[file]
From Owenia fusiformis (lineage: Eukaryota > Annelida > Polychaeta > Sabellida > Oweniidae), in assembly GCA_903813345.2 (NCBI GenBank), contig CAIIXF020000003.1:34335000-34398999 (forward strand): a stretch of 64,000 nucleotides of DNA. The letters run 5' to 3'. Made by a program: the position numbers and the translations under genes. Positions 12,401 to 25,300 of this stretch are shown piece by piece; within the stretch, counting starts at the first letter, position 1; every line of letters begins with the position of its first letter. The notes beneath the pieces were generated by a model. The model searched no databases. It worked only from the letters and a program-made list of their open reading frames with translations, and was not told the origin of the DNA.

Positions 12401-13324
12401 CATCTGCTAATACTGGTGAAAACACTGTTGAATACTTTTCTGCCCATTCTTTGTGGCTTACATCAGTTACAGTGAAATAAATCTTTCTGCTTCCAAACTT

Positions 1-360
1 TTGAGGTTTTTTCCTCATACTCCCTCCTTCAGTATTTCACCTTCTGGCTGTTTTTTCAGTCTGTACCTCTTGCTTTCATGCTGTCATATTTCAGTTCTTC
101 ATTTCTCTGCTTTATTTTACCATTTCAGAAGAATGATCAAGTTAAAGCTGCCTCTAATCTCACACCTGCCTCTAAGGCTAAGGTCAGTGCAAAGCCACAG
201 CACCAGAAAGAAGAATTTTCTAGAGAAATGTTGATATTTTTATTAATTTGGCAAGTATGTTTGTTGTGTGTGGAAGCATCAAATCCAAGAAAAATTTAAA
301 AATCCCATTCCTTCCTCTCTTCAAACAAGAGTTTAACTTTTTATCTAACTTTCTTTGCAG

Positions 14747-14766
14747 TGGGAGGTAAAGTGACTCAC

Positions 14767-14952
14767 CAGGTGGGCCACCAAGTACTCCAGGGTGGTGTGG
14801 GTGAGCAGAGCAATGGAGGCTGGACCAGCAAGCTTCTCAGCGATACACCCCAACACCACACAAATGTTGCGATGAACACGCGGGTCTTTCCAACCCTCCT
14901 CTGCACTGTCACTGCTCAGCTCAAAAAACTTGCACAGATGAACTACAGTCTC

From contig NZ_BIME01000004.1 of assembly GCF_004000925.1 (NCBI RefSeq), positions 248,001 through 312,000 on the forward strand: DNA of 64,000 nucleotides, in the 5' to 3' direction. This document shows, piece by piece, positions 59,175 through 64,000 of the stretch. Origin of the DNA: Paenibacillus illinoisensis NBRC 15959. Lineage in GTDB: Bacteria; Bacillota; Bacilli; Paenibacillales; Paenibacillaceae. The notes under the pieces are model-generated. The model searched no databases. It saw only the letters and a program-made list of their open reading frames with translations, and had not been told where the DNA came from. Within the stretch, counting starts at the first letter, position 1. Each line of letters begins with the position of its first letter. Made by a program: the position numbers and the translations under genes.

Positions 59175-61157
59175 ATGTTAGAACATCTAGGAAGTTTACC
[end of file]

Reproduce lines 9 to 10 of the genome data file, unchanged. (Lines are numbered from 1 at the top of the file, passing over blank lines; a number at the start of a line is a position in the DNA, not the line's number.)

Positions 14747-14766
14747 TGGGAGGTAAAGTGACTCAC